Exon/intron structure of the human HLTF gene (upper line, after GenBank no.AJ418064) and domain organisation of the largest encoded protein (lower line after Genbank Z46606) (Debauve et al., 2008). The thin tilted lines link the 3' end of each exon to the last amino acid it encodes, except for exons 1 and 25 where they indicate the 1st and last protein residues, respectively. The different protein domains are boxed: DBD (DNA binding domain), HIRAN (Hip116-Rad5 N-terminal domain; Lyer et al., 2006), SNF2_N (SNF2 family N-terminal domain), I to VI (7 helicase domains), RING (zinc finger domain associated with E3 ubiquitin ligase activity).
Description The HLTF gene is located at 3q 25.1-26.1 (Lin et al., 1995); it is 56.4kb long and contains 26 exons.
Transcription The alternative splicing of intron 25, mapped in the 3'UTR, produces two mRNA of 5.4 and 4.5kb with identical coding capacity. Additional alternative splicing of exon 20 or intron 21 was observed in HeLa cells (Capouillez et al., 2009).
In the rabbit, the RUSH 1alpha and beta protein variants result from progesterone- or estrogen-dependent alternative splicing of the mRNA, respectively (Hayward-Lester et al., 1996).
In the mouse, a transcriptome analysis of the heart and brain revealed the expression of a full-lenght HLTF RNA isoform (exons 1-25) and a spliced isoform (exons 1-21 + intron 21) in a ratio 26 :1 (heart) and 5 :1 (brain) (Helmer et al., 2013 and 2013a).
Pseudogene None.


Note Translation of alternatively spliced mRNAs:
The alternative use of start codons Met1 and Met123 in the same reading frame generates HLTF proteins of 115kDa and 110kDa, respectively (Ding et al., 1996).
The rabbit orthologue of human HLTFMet123 is the RUSH-1alpha 113kDa protein; RUSH-1beta is a 95kDa truncated version that results from alternative splicing of a 57bp exon (Chilton et al., 2008).
In Hela cells two protein variants resulting from alternative splicing of exon 20 or intron 21 were observed: HLTF1ΔA (83kDa) and HLTF1ΔB (95kDa). These proteins have lost domains needed for DNA repair activity (Capouillez et al., 2009).
Description HLTF belong to the SWI/SNF family of chromatin remodelling enzymes. The protein contains: (a) a HIP116 Rad5p N-terminal (HIRAN) domain embedded in a larger DNA-binding domain, (b) a Sucrose Non-Fermenting 2 (SNF2) amino-terminal dimerization domain, (c) seven conserved DNA helicase/ATPase domains, characteristic of SWI/SNF2 family members and (d) a Really Interesting New Gene (RING) finger domain (Dhont et al., 2015) (see diagram 1). The HLTF1ΔA protein form has lost the RING domain and the last 3 helicase domains. HLTF1ΔB form has only lost the last 3 helicase domains (Capouillez et al., 2009). Both proteins are predicted to have lost DNA repair activity.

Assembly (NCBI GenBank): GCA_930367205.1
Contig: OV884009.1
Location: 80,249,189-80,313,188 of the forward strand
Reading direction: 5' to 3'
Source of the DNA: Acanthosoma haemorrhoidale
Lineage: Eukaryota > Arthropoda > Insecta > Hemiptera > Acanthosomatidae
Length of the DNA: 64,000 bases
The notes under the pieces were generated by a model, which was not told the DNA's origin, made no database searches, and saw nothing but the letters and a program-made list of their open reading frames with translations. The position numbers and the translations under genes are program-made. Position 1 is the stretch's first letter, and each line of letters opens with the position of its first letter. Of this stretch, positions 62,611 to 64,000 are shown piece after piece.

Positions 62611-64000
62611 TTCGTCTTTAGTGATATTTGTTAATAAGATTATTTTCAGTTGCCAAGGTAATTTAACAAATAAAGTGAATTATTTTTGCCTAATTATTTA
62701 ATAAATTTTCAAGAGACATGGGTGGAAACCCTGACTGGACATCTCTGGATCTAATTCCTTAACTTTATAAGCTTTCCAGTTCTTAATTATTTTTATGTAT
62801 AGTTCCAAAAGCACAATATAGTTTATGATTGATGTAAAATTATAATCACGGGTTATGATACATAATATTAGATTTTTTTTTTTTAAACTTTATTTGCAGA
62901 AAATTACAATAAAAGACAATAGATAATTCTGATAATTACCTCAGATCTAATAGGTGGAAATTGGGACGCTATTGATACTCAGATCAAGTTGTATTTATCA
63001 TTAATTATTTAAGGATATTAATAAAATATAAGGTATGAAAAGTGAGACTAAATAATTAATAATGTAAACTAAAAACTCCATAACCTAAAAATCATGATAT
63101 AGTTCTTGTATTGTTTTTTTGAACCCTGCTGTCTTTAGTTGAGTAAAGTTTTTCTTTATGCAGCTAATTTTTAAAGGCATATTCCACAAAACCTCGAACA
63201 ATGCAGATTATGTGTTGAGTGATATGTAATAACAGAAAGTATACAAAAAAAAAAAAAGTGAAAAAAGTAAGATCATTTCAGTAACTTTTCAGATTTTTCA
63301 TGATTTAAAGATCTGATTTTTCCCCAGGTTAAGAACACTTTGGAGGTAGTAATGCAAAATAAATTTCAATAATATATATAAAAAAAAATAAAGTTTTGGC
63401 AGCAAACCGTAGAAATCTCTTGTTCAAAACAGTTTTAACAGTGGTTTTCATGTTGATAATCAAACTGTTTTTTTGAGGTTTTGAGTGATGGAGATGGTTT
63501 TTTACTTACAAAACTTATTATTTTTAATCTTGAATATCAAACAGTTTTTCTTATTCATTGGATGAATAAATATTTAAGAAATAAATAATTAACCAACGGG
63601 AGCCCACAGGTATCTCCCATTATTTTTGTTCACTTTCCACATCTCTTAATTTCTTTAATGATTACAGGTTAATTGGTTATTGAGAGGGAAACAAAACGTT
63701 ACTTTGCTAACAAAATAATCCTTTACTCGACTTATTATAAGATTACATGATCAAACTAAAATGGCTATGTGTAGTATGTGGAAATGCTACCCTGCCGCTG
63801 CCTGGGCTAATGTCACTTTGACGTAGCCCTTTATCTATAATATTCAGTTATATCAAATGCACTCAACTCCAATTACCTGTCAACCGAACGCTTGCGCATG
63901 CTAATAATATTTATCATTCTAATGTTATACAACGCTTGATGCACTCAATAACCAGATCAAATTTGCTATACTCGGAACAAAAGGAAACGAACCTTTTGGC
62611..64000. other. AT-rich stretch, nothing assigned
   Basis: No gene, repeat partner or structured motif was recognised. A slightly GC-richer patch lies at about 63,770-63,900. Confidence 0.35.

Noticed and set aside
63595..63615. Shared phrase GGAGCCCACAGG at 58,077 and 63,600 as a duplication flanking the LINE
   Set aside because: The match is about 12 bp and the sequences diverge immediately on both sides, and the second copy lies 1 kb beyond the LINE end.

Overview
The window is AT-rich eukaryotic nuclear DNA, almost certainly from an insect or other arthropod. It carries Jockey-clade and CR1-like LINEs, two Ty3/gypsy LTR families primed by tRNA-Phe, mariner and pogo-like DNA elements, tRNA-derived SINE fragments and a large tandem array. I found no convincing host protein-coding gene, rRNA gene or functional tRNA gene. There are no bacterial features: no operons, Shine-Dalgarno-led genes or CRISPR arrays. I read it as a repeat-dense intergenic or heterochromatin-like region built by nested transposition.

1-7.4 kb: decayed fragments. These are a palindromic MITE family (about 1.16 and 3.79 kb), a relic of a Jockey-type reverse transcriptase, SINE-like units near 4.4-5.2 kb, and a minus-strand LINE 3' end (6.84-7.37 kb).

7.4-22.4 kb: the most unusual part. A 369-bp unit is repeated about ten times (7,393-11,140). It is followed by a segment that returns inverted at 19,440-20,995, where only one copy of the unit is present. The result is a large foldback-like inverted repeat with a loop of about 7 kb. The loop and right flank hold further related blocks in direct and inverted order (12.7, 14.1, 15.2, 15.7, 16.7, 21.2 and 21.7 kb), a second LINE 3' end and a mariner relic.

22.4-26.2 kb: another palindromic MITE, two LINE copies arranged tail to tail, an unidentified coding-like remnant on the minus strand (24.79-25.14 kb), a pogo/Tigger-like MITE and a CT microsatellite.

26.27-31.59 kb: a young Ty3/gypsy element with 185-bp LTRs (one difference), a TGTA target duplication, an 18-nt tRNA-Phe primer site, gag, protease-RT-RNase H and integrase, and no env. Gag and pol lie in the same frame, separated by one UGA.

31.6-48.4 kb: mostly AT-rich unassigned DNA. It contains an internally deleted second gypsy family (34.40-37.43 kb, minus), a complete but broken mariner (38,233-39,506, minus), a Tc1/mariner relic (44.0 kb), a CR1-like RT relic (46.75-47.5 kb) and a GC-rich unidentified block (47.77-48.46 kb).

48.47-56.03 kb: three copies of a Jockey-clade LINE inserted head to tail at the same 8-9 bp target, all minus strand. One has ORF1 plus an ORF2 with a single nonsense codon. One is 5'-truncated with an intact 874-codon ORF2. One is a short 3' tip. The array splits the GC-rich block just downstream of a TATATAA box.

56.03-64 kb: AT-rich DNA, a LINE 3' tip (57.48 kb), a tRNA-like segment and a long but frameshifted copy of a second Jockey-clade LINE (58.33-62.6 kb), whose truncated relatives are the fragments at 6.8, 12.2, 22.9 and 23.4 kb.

Expression Development:
During mouse embryogenesis, Zbu1 (mouse HLTF) transcripts are detected relatively late in foetal development and increase in neonatal stages, whereas the protein accumulates asynchronously in heart, skeletal muscle, and brain. In adult human tissues, alternatively spliced Zbu1 transcripts are ubiquitous with highest expression in the same tissues (Gong et al., 1997). Sandhu and colleagues built a Hltf -/- mouse by replacing Hltf with LacZ, in order to track Hltf expression during embryogenesis. They found that Hltf was specifically expressed in the heart at an early developmental stage (E8.5 to E9.5). Hltf exhibited a broader expression pattern at E10.5, with LacZ signals detected in somites, branchial arches, limb bud and brain. At later embryonic developmental stages, such as E16.5, Hltf showed wide and strong expression in many tissues, including heart, lung, liver, kidney, spleen and pancreas. This wide-spread expression of Hltf was also observed in adult mice. In both adult intestine and colon, Hltf expression was mainly detected in the crypts and in the intestinal epithelial cells (Sandhu et al., 2012).